House blocks funds for Tongass roads

Opponents say bill will doom what's left of Southeast's struggling timber industry

Posted: Friday, June 18, 2004

The U.S. House of Representatives was poised Thursday to pass an Interior appropriations bill that would prohibit any money for new timber roads in the Tongass National Forest.

The bill was amended Wednesday by Rep. Steve Chabot, R-Ohio, making the road funding off-limits.

Opponents of the measure said the amended version of the bill will be the final nail in the coffin for Alaska's struggling timber industry. The proposal still awaits approval by the U.S. Senate and President George Bush.

Sen. Lisa Murkowski, R-Alaska, said in a press release that she would work to reverse the amendment in the Senate.

"Without some road funding, the industry will die, putting another 1,000 Alaskans and their families out of work and killing an industry that already is just a shadow of its former self," Murkowski said.

In 2003, the timber industry harvested about 50 million board feet of timber from the 17-million-acre rain forest. About 30,000 board feet of timber represents approximately 1 acre of forest.

Dennis Neill, a U.S. Forest Service spokesman, said the Forest Service is trying to sell about 150 million board feet annually.

At the height of Southeast's timber days in the 1960s, '70s and '80s, the Forest Service harvested up to 500 million board feet of timber a year, Neill said.

Opponents of the timber industry applauded the House amendment, which passed 222-205.

"I think it's a real strong indication that Americans and Congress want to see some reform in Tongass management," said Aurah Landau, of the Southeast Alaska Conservation Council.

She said in 2002, the Forest Service spent more than $36 million in federal funding, but private timber corporations paid the federal government $1.2 million for logging rights to cut hundreds of acres of old-growth trees.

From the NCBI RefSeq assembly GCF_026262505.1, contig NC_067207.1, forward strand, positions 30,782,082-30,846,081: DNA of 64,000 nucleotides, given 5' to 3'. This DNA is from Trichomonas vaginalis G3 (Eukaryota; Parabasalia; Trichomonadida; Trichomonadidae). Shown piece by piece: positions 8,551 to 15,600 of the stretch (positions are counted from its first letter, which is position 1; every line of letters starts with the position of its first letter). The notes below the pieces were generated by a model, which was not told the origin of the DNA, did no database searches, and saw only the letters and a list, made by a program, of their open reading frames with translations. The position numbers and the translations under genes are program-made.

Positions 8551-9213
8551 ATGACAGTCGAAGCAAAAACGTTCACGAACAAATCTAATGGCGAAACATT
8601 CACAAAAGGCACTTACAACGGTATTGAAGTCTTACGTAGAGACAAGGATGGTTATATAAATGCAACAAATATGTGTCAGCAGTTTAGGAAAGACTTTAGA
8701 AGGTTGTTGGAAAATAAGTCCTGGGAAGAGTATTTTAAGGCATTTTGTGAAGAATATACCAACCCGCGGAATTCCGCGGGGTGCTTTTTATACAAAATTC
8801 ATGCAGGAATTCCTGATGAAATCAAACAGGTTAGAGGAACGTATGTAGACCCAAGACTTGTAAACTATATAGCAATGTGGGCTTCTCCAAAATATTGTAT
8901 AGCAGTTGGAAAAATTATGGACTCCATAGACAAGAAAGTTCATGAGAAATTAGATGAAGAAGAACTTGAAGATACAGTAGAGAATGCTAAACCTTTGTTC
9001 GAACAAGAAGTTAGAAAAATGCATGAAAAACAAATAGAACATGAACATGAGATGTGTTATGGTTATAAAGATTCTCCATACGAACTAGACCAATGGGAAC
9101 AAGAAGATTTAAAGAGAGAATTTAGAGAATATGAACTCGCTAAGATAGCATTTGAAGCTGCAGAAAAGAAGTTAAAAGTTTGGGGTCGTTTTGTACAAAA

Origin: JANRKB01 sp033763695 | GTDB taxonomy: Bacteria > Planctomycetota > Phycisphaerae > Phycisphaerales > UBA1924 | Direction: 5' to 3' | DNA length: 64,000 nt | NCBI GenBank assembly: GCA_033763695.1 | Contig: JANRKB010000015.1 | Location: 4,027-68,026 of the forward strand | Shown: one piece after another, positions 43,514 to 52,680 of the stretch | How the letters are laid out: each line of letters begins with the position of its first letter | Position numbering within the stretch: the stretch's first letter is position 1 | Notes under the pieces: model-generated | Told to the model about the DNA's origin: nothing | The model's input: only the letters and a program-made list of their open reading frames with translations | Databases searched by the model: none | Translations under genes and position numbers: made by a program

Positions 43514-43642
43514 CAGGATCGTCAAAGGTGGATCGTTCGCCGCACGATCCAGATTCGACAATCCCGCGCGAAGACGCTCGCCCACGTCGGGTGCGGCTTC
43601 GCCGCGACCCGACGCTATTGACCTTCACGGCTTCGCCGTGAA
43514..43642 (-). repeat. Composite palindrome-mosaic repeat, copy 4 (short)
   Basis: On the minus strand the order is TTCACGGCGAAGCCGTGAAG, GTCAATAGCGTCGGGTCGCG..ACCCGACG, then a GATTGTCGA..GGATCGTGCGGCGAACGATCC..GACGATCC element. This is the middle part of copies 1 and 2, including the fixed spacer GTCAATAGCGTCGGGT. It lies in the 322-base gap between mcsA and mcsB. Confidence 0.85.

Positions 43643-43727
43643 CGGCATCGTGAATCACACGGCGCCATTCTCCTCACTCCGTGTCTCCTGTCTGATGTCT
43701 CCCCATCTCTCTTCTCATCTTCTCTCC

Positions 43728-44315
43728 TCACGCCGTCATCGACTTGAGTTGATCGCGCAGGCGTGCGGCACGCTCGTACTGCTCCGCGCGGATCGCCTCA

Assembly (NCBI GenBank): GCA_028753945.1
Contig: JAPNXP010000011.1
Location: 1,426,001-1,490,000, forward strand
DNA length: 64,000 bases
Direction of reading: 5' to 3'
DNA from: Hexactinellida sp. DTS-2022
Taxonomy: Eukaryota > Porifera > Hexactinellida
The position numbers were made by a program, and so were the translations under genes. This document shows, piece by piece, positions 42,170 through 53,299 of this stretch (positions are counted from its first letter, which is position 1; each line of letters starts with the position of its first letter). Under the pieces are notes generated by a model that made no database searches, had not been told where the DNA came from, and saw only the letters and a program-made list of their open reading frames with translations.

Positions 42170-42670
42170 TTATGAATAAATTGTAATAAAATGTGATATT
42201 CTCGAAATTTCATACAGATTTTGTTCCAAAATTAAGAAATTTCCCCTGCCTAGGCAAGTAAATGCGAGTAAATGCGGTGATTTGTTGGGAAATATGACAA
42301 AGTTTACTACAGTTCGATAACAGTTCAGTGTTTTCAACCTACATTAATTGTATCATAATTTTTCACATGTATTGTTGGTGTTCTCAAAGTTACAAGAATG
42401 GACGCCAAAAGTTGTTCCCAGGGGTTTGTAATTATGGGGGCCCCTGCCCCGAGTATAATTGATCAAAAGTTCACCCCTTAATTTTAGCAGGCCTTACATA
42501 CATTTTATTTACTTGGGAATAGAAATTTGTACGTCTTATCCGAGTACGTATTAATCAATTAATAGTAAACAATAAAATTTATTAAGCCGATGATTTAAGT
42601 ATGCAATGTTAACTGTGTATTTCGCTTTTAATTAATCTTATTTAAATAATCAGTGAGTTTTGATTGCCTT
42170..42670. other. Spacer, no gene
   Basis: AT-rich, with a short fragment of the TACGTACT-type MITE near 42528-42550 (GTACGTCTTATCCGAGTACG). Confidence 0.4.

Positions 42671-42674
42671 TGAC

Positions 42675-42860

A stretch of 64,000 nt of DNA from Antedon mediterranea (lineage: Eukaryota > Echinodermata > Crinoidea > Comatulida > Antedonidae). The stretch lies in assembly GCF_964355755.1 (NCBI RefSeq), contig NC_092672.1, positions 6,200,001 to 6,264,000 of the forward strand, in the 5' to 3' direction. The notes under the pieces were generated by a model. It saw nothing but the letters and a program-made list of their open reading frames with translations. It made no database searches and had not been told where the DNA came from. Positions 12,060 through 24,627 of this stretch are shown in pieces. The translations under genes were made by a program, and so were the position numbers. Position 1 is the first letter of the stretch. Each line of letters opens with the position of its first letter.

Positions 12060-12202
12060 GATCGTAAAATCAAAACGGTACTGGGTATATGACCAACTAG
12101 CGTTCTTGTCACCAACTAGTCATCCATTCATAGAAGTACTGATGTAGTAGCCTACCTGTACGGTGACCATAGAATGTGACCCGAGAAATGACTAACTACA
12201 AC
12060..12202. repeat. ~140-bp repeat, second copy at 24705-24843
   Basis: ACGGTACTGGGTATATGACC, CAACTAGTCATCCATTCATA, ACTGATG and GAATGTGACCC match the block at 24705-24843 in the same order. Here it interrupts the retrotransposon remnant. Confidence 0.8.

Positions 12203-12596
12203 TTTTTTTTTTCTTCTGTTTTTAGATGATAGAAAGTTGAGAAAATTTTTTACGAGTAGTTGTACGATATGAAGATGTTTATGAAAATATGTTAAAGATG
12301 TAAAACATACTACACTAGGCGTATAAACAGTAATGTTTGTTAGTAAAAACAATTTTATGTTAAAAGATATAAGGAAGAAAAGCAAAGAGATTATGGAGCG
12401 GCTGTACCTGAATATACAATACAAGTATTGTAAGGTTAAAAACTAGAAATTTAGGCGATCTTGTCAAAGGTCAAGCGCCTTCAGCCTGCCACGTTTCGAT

"This is not an environmental vote. It's a fiscal vote," Landau said.

Neill said the annual appropriations bill typically sends the state's timber program about $36 million. About $7 million of that would be used on road construction and maintenance.

Charley Streuli, of the U.S. Forest Service, said about 85 percent of the $7 million is used for road maintenance and reconstruction. The remaining 15 percent is used for new road construction.

Streuli said the Forest Service plans to build about 15.6 miles of road in the Tongass this year in eight separate areas. It plans to build another 28 miles of road in 2005 in 10 different areas.

"We're not exactly the Interstate Highway Commission," Neill said. "We're not building hundreds and hundreds of miles every year."

Streuli said forest service roads made of rock fill typically cost about $150,000 per mile.

"It would have a severe impact on local communities throughout Southeast," Streuli said. "My feeling is that it hurts a lot of Alaskans and Alaskan jobs. There's a lot of people that make their living off those jobs, and they're high-wage jobs."

Landau argued that the timber industry provides less than 1 percent of the region's employment, despite large federal subsidies.

She said heavy funding for the timber industry precludes federal money from going to other industries, such as fishing and tourism.



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